Lijia the Godmother – to a Brazilian ship

Being a die-hard atheist, I never imaged I would become a Godmother or such a character. Yet I became one yesterday to a large ship named Lentikia. Great fun!

It took place in a shipyard in Zhoushan, some four hours drive South of Shanghai. The bulk carrier’s owner Patrice, a wealthy half Brazilian and half French businessman, had wanted a famous Chinese writer or singer who can speak some English to be the Godmother to christen the ship. The occasion is also known as the naming ceremony. A friend recommended me. Patrice liked the sound of me and I was delighted to take up this highly unusual gig – being paid to knock a bottle of Champagne against the ship. I was particularly pleased after I discovered that plenty of celebrities, such as former American president Regan’s wife Nancy, had christened ships.

I had travelled from Shanghai with Patrice and his colleagues the day before.

It rained lightly yesterday, which didn’t damp people’s mood in the slightest – raining was supposed to be a good sign. There are a lot of superstitious practices involving the christening of a boat. I guess people tend to be this way when the stake is high. Lentikia is an Italian word for lentil. Grain is supposed to be auspicious. This is very much in line with the Chinese tradition. The five grains – rice, millet, sorghum, wheat and soybeans – are also regarded as auspicious and were frequently used in imperial rituals.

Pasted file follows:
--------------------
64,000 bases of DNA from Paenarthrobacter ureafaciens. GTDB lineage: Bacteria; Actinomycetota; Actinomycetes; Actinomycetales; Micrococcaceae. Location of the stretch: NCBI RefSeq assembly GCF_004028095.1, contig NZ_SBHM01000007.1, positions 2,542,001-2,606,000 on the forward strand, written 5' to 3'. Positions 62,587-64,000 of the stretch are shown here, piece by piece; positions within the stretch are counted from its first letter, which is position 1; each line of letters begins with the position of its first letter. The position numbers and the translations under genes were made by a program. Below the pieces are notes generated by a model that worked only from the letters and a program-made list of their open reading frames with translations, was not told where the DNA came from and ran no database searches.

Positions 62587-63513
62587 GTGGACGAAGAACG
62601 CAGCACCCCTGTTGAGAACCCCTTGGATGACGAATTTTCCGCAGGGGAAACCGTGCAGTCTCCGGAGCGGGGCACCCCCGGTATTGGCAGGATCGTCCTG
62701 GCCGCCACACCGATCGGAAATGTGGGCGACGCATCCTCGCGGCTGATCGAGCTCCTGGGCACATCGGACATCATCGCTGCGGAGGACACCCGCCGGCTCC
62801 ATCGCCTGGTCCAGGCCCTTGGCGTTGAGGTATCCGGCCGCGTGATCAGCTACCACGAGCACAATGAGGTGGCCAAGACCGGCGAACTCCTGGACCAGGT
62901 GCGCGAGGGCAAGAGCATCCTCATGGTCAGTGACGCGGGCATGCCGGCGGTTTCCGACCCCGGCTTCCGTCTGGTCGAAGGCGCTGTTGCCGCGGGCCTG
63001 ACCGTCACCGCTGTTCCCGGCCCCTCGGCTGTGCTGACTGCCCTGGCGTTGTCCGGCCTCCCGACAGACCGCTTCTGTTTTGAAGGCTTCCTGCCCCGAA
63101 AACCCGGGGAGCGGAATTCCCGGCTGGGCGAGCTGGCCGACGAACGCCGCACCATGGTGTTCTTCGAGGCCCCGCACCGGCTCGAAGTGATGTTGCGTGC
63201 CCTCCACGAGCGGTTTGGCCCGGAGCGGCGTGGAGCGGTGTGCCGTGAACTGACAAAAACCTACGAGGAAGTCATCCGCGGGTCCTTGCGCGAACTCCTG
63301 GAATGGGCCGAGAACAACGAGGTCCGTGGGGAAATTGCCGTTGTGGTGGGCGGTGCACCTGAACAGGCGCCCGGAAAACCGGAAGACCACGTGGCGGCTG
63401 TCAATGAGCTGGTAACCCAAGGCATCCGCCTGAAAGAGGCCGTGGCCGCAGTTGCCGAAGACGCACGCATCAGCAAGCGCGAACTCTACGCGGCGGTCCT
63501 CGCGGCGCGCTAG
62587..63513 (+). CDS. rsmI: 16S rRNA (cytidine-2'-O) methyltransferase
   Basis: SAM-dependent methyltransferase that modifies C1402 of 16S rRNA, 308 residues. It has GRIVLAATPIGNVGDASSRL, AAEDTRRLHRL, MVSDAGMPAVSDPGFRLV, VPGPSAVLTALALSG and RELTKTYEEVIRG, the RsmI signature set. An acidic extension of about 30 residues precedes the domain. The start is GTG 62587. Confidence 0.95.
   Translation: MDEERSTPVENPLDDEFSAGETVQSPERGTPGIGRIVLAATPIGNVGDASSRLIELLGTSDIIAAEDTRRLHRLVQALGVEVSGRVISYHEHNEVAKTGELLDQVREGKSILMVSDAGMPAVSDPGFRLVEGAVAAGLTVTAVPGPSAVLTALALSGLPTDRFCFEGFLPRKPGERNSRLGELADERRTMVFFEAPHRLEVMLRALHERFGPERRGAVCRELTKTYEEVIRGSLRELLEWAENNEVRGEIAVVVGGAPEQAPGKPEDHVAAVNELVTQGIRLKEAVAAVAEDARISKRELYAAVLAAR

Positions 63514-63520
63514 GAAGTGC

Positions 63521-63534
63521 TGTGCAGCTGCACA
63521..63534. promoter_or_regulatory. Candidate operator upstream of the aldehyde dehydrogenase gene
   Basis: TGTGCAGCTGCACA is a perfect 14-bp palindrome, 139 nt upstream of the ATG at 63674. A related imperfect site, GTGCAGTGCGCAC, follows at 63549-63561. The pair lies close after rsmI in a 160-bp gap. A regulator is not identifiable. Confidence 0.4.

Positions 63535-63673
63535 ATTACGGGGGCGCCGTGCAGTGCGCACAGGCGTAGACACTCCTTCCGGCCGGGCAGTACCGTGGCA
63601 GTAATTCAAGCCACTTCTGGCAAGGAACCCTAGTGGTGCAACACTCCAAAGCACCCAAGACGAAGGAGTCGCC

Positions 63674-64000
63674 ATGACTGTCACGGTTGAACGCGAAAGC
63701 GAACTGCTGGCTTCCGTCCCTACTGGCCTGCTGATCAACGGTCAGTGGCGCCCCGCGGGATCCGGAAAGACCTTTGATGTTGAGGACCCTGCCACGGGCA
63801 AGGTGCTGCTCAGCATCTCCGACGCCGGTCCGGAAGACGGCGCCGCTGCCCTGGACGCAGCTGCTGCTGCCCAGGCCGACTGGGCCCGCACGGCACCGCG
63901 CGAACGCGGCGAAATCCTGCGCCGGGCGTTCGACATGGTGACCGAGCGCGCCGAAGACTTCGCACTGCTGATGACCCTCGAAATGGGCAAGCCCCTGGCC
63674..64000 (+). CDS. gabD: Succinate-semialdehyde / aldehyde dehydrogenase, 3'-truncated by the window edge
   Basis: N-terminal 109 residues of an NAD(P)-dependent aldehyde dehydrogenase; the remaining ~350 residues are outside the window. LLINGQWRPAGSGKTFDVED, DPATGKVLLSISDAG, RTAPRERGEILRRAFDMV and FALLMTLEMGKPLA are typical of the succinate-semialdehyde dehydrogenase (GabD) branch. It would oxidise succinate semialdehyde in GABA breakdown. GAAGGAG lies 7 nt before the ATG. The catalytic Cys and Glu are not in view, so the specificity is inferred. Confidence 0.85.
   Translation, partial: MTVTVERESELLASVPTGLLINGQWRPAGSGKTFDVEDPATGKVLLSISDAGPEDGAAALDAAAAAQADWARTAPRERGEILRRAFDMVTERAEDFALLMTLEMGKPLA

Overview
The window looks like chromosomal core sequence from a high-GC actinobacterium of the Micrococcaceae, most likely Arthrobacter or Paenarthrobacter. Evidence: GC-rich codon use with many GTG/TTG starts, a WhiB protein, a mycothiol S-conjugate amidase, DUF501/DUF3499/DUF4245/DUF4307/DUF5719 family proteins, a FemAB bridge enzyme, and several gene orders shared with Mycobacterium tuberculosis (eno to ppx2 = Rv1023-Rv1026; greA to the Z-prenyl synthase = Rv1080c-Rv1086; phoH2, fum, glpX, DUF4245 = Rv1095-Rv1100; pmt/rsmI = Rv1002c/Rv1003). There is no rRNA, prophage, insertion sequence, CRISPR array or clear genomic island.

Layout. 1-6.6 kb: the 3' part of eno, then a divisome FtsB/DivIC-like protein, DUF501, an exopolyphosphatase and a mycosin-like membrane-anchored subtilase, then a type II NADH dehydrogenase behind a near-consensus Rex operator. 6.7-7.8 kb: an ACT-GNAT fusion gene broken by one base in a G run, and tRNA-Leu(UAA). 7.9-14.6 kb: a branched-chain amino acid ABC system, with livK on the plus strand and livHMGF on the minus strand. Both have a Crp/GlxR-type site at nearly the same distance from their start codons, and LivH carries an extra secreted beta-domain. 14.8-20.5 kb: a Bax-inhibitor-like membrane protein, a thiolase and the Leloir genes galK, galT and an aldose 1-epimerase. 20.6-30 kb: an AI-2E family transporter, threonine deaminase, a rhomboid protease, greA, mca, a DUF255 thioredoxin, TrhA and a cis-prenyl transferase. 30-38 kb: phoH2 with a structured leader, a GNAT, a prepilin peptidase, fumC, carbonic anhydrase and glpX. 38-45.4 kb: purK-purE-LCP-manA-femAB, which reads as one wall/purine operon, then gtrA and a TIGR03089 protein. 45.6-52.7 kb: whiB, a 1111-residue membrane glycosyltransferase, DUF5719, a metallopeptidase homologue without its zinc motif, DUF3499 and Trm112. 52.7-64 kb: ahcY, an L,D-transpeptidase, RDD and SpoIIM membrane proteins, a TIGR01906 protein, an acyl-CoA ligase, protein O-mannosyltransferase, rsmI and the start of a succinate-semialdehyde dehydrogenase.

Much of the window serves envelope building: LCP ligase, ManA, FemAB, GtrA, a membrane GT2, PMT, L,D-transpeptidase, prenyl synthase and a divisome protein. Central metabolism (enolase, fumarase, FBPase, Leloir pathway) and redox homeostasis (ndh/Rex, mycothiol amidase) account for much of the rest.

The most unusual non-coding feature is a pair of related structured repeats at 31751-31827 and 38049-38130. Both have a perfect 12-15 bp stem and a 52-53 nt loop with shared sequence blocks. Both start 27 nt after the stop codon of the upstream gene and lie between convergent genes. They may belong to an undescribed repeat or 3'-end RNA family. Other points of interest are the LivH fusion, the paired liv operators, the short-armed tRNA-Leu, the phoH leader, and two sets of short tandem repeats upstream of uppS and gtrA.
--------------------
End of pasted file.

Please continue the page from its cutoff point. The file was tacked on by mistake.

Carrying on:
A band was playing when a bus load of VIPs arrived at the shipyard. The guests included the owner (Patrice has always held a fascination with ship and voyage. So he thought, why not owning one?), the company operates the ship, bosses of the Chinese company that built the ship and Swiss bankers who financed it.

The ceremony took place in a make-ship stage, cheerfully decorated in red and gold, in front of the magnificent ship with a capacity of holding 38600 tons of goods. Standing amid the VIPs, all dark suits-clad men, I looked around at the shipyard, at the workers lined up in the drizzle, and all the flowers and banners. I had a surreal feeling. After all the speeches by relevant parties, it was my turn to name the boat. Reading out from a leaflet printed with my name and picture, I pronounced solemnly: I name this vessel “Lentikia”. May God bless her and all who sail on her. May she sail gracefully and trade profitably.

I’ve practiced my line enough not to make any mistake. Then it came the highlight – knocking Champagne. The traditional way was to smash Champagne against the bow of the boat, which meant to bring good luck. This modern method tied a bottle to a rope. All I needed to do was to cut the rope. With an axe I was given, I chopped with all the power I had. Sure enough, the rope broke and the Champagne – French made, not Erguotou – smashed into the metal surface of the ship and broken. Everyone cheered and Fireworks erupted.

All the while, cameras clicked. I smiled charmingly (trying), as if I were a star. A ship’s godmother is supposed to be the star of the day. Why not? I am always good at squeezing pleasures out of life. Maybe this auspicious role I played can also bring some good luck to my own life.


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